Gold prices could drop to $1,000 an ounce in 2015 as a strong US dollar is expected to mount further pressure on the precious metal.
As many as seven out of 10 analysts polled in a Kitco Gold Survey said they expected gold prices to fall to $1,000 an ounce in 2015.
More survey participants said it was possible for gold to drop to $1,000 given that the metal continued to trade below the 200-day moving average of $1,268.
US Global Investor's CEO Frank Holmes told Kitco that noted economist Nouriel Roubini's 2013 prediction that gold will drop to $1,000 an ounce before the end of 2015 may be right because the level was "within the normal DNA of volatility of gold".
The strong greenback will cause "prevailing pressure" on gold prices in 2015, Holmes added. Demand for dollar-denominated commodities such as gold typically weakens on a stronger greenback as it makes the metal more expensive for holders of other currencies, lowering its hedge appeal.
But Axel Merk of Merk Investments said the only scenario where Roubini's call could be right was if investors see a "very hawkish" US Federal Reserve, adding that he did not think rate hikes will equate to a hawkish Fed.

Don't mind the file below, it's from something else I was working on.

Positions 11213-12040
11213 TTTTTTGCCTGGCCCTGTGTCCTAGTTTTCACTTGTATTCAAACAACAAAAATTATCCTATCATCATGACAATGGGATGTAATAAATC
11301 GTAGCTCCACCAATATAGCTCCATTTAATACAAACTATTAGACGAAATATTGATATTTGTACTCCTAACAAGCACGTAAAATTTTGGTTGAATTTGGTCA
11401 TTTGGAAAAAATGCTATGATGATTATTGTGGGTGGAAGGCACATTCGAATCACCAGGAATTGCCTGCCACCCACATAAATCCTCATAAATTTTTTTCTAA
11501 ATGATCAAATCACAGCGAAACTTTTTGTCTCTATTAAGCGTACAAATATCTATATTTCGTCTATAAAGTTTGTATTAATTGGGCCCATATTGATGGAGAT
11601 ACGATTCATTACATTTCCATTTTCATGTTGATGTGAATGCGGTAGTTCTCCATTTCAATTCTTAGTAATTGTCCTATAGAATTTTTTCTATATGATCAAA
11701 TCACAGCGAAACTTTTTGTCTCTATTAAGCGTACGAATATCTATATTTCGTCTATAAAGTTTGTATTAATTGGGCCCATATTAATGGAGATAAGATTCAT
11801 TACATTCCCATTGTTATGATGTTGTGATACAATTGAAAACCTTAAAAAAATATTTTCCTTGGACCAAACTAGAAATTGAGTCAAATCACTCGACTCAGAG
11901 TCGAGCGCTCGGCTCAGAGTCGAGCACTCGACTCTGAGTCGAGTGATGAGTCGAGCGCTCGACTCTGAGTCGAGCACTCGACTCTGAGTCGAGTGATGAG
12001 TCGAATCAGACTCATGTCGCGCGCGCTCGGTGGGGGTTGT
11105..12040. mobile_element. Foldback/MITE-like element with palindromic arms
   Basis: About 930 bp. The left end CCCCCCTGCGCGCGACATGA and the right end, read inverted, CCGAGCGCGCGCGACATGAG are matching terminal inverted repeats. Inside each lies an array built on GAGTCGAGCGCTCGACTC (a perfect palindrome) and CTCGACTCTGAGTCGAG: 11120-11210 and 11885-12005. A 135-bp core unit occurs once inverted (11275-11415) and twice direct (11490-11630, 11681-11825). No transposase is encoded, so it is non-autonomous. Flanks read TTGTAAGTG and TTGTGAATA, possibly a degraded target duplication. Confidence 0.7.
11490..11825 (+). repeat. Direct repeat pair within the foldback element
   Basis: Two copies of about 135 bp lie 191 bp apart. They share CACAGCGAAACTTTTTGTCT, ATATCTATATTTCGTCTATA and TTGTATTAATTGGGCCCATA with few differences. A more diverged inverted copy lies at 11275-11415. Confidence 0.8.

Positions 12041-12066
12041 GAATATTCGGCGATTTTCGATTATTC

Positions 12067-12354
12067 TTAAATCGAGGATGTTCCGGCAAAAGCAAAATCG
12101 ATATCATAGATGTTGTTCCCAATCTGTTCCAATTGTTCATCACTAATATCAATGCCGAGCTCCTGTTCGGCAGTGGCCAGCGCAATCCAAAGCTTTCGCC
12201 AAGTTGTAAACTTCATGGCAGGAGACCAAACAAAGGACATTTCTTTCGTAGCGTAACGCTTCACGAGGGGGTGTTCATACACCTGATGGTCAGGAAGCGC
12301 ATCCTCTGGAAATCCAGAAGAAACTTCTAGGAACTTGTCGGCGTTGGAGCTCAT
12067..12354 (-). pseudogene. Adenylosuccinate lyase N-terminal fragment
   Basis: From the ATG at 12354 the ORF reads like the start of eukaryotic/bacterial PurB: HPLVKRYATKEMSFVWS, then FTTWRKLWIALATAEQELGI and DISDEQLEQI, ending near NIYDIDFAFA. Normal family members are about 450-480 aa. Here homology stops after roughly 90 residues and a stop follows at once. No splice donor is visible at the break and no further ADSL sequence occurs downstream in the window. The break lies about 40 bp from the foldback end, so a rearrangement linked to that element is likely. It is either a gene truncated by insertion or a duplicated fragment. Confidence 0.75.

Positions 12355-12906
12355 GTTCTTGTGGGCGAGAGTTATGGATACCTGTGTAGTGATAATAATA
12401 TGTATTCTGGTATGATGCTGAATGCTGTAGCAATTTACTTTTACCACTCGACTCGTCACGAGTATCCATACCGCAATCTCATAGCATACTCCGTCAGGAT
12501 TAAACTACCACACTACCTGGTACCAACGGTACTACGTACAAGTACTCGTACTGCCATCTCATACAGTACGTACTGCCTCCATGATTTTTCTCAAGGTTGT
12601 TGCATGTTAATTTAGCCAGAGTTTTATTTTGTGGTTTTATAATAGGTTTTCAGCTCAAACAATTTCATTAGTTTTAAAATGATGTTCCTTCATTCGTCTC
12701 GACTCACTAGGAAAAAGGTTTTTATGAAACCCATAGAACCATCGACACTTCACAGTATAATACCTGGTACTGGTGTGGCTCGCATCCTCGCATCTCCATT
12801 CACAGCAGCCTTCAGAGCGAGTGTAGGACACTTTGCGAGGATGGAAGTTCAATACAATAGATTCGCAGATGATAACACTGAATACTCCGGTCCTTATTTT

Merk said: "I think it was Goldman Sachs that had said long ago that they think gold is going to be $1,000. If you speak to that analyst, even that fellow thinks long term gold is going to do much better, they just think that short-term it's going to plunge down to $1,000."
Most analysts do not expect to see any major movement in price over the next two weeks, thanks to the year-end holidays.
However, Julian Jessop, head of commodity strategy at Capital Economics, cautioned that gold prices could destabilise over the holidays if the Russian economy deteriorated or if there was more volatility in oil prices.
Gold ends lower
US gold futures for delivery in February finished at $1,196 an ounce on 19 December.
Prices were down some $26 for the week as a whole.
Commerzbank Corporates & Markets said in a note: "Although gold is likely to cost roughly the same at the end of 2014 as it did at the start of the year, it nonetheless fluctuated considerably during the course of the year and at times was exposed to strong headwind. After a positive first quarter which was followed by a sideways movement, the price came under noticeable pressure from mid-year.
"A range of factors weighed on the price: the US dollar for example appreciated significantly after the US economy picked up again after making a weak start to the year, and there was speculation on the market about when the US Federal Reserve would end its bond purchasing programme (QE3) and raise interest rates."
"Climbing equity markets also made gold appear less attractive, while low inflation rates did not favour gold as a store of value either. In addition, there was reticence on the part of Asian gold consumers, as evidenced for a time in very low Chinese and Indian gold imports. The latter were the result of import restrictions that were eased only recently.
"This year also saw ETF investors withdraw further from the gold market: outflows of 157 tons have been registered since the start of the year, though this figure is much lower than the 869 tons recorded last year..."